snipped-for-privacy@gmail.com Feb 8, 10:42 pm show options

Newsgroups: sci.math From: snipped-for-privacy@gmail.com - Find messages by this author Date: 8 Feb 2006 19:42:08 -0800 Local: Wed, Feb 8 2006 10:42 pm Subject: unit vector is dimensionless, how to draw when coordinates for length? Reply | Reply to Author | Forward | Print | Individual Message | Show original | Remove | Report Abuse

Say there are x, y, z coordinates set up for "some space" on earth, where the coordinates represent lengths. Say the space is a playground or a space around some buildings in downtown new york.

If there is a position vector between 2 points in this space, say between two buildings or something, then the magnitude of this vector is a length (metres, or whatever). That is the dimension of the position vector or any vector which this coordinate system is really set up for is length.

Now if we find the unit vector of the said position vector, it is dimensionless. How would one graph the unit vector on this coordinate system? How would one go about "thinking" about what it really means to say that this unit vector has magnitude 1? Is that 1m? No. Then what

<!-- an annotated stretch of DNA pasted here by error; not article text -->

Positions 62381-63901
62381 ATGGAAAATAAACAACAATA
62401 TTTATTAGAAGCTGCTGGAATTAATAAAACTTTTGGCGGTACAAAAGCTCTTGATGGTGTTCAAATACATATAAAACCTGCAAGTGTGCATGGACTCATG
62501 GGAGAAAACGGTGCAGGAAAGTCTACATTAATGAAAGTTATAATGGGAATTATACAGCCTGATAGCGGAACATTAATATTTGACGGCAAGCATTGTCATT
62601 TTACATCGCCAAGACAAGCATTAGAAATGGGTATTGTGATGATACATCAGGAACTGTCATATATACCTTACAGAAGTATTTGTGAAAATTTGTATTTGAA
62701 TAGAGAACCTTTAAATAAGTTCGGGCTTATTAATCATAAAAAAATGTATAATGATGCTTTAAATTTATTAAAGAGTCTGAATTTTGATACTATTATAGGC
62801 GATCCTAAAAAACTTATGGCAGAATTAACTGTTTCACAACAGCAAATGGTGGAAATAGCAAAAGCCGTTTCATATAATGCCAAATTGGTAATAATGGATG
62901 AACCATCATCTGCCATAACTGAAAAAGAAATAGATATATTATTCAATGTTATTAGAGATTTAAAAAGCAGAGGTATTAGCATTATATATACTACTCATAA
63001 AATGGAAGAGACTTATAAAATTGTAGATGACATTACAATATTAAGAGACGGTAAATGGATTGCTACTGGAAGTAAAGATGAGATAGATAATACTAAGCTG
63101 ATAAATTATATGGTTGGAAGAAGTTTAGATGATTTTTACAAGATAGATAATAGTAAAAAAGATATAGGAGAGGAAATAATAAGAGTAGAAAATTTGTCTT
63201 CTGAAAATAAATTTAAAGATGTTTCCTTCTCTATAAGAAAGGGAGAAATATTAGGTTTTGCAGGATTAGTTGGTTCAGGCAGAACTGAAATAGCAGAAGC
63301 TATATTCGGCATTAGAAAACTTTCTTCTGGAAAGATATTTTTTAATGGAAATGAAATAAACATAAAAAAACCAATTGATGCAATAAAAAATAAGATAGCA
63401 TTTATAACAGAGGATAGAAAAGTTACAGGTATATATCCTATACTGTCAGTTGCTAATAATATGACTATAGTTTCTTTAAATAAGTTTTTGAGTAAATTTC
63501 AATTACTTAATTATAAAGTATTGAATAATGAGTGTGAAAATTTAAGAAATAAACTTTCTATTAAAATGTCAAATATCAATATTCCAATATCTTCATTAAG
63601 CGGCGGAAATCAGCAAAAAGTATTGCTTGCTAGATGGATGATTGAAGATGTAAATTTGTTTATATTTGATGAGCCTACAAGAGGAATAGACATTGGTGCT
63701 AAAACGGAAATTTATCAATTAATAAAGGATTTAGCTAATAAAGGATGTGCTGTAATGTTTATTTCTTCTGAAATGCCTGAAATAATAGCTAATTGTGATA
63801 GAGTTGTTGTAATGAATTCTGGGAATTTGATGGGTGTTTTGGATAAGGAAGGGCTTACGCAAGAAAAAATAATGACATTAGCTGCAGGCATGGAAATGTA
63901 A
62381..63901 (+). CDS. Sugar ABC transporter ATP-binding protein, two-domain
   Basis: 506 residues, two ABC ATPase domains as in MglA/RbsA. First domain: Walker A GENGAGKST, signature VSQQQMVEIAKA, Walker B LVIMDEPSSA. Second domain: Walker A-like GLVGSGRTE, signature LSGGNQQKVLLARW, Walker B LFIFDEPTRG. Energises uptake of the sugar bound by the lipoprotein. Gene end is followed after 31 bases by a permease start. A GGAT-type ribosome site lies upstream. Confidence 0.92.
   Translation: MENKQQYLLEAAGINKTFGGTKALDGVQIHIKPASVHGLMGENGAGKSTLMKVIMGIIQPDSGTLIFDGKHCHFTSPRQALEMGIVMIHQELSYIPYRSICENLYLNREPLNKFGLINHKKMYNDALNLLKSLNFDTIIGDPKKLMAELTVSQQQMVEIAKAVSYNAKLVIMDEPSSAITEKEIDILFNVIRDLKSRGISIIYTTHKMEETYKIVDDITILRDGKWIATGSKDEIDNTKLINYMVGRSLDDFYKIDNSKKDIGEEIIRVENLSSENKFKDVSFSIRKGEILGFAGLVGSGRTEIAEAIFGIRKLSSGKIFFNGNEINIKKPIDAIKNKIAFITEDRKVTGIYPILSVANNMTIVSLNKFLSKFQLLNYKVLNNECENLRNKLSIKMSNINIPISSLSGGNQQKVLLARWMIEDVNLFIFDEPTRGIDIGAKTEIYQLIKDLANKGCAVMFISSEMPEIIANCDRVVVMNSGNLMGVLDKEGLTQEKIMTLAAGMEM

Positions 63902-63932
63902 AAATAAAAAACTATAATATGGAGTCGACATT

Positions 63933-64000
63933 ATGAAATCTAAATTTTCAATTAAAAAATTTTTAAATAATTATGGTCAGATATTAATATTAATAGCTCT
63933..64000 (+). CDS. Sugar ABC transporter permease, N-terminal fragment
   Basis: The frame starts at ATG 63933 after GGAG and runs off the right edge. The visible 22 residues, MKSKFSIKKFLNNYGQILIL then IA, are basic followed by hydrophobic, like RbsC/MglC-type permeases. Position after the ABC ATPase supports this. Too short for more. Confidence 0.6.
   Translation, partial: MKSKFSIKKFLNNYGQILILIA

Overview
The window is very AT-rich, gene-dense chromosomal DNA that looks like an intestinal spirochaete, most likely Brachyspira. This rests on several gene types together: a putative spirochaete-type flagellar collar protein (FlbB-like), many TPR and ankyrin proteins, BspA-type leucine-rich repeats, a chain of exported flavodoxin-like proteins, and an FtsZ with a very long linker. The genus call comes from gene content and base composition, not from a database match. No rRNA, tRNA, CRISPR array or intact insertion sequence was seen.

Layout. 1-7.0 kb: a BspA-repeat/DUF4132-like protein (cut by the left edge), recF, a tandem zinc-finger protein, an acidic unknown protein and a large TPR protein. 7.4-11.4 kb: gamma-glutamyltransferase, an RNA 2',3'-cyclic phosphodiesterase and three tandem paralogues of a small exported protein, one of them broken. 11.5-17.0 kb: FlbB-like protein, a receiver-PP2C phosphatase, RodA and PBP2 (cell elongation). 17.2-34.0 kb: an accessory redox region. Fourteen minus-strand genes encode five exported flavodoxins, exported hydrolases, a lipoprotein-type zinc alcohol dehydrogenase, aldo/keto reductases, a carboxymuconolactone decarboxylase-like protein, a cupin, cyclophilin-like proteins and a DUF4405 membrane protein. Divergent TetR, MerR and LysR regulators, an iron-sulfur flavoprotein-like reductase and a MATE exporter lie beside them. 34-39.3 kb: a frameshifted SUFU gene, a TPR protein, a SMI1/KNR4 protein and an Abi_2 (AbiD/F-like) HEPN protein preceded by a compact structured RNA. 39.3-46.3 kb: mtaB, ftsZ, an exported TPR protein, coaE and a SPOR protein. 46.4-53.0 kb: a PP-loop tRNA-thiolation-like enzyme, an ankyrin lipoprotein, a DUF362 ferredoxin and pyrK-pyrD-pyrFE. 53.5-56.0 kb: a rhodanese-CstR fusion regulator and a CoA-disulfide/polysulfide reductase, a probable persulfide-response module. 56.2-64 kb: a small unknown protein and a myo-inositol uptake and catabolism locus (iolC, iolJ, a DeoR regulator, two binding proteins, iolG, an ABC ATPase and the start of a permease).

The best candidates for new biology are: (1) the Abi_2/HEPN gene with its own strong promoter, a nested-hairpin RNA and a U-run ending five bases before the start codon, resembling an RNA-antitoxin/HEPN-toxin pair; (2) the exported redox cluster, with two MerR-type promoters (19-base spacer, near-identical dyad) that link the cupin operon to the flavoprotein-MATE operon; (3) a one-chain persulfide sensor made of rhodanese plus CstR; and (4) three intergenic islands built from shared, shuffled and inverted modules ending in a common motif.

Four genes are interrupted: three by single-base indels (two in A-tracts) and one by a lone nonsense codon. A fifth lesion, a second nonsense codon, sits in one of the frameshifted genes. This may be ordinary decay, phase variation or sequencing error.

is it (geometrically) ?

The issues gets even more muddled if we consider forces. Sometimes one

finds the unit vector of a position vector between two points (along a rope or something) which has a force acting along it. The force vector

can then be determined by multiplying the unit vector by the magnitude of the force. This obviously means that the unit vector is dimensionless and can be used to bring about vectors with different units into the same "x y z" frame. Anyone have an idea about what it means to say a unit vector has length 1, with respect to thise coordinate system (which measures lengths)? How can it be graphed in this xyz frame?